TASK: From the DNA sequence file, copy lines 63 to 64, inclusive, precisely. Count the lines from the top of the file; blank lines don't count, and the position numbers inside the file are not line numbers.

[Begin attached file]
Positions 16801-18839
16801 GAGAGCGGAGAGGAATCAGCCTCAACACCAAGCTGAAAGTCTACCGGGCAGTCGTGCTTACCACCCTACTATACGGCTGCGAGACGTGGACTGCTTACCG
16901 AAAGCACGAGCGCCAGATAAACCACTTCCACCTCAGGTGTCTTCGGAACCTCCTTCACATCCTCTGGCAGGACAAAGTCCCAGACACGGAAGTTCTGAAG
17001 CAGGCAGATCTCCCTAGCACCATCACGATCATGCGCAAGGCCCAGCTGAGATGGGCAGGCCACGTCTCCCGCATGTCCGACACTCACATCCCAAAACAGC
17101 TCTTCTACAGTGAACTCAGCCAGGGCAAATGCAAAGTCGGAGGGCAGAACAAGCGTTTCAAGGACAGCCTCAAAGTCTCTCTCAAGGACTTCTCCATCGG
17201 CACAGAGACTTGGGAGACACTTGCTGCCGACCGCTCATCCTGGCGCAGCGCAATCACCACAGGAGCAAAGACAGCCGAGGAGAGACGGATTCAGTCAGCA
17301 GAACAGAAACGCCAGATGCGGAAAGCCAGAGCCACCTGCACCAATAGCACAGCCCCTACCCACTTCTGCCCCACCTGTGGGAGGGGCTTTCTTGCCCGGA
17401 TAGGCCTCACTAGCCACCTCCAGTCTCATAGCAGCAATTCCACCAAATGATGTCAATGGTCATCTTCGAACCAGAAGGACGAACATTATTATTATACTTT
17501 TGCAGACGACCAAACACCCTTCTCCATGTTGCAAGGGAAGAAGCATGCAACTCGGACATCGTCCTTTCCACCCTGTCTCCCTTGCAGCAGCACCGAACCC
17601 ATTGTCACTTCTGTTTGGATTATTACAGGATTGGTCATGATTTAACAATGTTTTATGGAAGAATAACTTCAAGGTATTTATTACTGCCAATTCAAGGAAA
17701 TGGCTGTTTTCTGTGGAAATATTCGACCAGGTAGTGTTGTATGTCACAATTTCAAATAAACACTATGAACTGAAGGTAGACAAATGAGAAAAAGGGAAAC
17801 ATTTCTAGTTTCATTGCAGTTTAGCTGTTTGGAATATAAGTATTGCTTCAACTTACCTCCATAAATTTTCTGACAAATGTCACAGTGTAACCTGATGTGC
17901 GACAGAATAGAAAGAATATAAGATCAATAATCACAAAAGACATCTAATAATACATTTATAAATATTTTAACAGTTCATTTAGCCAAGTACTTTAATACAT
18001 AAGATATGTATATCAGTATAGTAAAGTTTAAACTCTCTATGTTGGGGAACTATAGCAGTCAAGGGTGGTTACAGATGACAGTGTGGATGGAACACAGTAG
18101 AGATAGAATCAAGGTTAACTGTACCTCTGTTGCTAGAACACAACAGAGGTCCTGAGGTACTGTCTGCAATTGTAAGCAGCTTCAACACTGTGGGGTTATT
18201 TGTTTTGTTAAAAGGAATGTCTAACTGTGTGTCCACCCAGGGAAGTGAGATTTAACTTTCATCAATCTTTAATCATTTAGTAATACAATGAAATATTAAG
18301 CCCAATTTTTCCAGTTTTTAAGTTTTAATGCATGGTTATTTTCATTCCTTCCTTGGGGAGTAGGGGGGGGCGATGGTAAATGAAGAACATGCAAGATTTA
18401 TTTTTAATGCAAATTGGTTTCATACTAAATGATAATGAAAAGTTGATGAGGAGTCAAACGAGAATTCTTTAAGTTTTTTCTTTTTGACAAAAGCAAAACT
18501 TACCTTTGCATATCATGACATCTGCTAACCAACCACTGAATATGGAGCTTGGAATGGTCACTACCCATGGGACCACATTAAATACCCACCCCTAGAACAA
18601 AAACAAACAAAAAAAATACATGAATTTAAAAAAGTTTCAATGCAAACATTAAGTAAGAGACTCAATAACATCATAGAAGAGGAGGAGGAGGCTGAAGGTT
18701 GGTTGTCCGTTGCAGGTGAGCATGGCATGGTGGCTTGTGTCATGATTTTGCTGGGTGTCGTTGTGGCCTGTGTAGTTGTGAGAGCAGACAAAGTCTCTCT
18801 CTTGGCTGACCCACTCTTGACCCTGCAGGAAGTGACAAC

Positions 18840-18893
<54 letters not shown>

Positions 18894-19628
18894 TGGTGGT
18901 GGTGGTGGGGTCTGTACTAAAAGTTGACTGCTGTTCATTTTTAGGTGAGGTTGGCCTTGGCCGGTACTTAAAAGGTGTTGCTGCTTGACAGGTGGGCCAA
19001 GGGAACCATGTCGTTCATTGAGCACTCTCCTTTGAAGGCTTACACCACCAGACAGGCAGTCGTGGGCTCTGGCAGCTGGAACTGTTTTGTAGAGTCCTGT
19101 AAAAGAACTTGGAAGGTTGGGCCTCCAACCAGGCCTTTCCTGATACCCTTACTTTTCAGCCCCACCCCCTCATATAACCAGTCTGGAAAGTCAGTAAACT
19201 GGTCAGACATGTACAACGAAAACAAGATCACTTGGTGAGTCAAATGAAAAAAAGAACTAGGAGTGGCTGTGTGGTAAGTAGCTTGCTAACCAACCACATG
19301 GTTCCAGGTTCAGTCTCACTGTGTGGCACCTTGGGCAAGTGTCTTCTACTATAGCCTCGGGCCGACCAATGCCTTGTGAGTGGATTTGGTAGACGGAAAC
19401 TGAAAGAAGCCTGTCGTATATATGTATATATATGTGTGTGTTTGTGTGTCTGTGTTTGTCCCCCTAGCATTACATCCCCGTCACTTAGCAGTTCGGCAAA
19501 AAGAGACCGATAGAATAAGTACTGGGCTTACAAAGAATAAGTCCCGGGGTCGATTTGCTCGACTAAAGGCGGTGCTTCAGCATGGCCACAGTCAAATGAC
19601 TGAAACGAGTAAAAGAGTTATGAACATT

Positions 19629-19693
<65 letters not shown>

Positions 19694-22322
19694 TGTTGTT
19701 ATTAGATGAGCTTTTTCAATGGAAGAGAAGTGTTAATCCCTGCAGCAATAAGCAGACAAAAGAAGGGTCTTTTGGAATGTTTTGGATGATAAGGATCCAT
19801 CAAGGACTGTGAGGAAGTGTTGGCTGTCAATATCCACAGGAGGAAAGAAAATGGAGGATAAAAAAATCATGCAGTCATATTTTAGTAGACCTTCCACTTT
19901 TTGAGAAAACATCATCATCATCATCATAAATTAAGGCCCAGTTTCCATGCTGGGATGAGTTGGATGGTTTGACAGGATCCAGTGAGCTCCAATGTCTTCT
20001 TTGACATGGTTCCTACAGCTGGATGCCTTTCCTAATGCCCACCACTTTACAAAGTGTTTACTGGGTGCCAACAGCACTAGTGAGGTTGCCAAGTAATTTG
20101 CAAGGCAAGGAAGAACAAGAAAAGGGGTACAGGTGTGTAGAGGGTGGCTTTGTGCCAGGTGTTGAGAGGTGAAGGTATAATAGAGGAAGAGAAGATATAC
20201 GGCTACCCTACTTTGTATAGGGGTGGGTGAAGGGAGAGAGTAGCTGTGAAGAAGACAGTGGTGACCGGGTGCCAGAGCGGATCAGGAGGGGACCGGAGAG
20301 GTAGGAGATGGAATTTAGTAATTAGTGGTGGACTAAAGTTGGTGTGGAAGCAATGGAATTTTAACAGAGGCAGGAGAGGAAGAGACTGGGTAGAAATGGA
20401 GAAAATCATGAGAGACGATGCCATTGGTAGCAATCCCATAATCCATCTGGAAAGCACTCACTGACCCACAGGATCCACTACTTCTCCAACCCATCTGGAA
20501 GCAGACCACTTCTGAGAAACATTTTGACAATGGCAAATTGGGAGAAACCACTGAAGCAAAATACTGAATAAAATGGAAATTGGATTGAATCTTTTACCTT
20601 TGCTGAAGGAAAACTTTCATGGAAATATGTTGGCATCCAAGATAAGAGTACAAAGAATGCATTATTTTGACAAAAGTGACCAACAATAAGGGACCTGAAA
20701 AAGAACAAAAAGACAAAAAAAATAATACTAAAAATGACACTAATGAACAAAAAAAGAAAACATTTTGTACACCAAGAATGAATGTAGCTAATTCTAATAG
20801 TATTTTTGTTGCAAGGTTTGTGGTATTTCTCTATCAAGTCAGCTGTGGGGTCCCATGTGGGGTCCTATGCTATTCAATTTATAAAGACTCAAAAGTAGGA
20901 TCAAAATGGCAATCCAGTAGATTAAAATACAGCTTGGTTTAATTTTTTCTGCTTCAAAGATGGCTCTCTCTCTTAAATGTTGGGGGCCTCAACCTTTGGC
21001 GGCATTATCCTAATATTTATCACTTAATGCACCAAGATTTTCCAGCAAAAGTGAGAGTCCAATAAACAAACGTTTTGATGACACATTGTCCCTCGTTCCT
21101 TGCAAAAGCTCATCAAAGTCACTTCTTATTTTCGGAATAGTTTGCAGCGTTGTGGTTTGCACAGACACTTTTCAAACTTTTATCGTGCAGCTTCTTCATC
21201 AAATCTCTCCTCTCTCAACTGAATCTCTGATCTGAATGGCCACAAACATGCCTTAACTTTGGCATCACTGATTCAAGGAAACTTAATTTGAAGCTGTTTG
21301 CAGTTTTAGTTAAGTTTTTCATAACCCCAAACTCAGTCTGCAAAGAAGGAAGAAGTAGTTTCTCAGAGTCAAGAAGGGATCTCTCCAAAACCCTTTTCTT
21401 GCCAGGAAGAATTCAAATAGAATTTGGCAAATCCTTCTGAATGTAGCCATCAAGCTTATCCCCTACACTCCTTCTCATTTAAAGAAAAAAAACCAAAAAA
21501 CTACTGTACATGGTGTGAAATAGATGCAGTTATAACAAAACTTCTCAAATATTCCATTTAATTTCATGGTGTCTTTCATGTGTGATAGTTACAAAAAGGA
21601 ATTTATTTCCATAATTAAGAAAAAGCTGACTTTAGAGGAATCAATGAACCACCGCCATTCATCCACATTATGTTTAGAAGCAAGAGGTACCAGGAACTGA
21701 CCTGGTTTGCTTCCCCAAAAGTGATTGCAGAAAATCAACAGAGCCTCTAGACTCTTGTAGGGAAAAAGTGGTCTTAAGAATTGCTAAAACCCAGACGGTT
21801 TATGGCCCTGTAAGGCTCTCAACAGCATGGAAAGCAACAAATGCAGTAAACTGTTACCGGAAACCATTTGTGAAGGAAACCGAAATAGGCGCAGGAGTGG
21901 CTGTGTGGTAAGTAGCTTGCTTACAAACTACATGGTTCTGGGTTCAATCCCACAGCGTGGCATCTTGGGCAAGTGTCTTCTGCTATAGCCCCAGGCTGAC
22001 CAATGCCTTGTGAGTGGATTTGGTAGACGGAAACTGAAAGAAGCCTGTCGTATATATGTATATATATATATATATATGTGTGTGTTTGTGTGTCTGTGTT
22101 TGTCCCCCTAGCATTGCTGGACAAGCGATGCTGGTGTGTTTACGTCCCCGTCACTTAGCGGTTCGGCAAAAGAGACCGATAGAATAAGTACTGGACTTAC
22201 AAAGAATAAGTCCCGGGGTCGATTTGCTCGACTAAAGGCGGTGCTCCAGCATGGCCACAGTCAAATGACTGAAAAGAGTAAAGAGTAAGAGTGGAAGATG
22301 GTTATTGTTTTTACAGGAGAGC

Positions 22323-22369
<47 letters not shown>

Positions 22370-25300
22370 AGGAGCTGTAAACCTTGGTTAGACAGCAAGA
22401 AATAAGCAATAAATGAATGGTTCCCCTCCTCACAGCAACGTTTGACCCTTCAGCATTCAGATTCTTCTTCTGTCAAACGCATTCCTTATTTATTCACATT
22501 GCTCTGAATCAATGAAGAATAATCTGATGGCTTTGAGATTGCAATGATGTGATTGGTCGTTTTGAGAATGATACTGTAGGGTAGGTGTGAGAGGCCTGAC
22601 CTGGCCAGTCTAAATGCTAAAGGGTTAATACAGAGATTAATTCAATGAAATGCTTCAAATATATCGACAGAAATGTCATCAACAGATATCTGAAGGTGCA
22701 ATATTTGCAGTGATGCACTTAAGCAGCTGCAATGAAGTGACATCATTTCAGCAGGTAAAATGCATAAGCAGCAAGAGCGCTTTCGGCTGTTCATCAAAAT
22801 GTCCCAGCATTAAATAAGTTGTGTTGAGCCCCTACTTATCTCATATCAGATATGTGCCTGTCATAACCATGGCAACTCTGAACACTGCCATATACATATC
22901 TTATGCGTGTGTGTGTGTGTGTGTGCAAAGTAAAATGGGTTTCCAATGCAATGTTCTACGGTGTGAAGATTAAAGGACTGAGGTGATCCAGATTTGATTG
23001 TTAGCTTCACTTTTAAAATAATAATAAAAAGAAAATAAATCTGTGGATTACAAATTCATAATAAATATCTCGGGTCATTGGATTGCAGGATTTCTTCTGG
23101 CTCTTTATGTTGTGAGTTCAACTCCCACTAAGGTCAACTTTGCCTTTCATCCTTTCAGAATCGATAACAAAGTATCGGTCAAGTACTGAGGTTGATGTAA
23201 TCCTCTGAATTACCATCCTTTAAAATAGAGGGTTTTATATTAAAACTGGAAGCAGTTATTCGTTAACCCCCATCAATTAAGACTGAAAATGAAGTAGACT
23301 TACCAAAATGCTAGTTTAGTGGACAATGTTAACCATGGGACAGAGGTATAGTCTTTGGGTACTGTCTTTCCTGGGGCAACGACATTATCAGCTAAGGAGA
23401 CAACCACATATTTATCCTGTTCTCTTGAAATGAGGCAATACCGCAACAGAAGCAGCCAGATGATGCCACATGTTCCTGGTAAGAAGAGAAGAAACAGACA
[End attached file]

22101 TGTCCCCCTAGCATTGCTGGACAAGCGATGCTGGTGTGTTTACGTCCCCGTCACTTAGCGGTTCGGCAAAAGAGACCGATAGAATAAGTACTGGACTTAC
22201 AAAGAATAAGTCCCGGGGTCGATTTGCTCGACTAAAGGCGGTGCTCCAGCATGGCCACAGTCAAATGACTGAAAAGAGTAAAGAGTAAGAGTGGAAGATG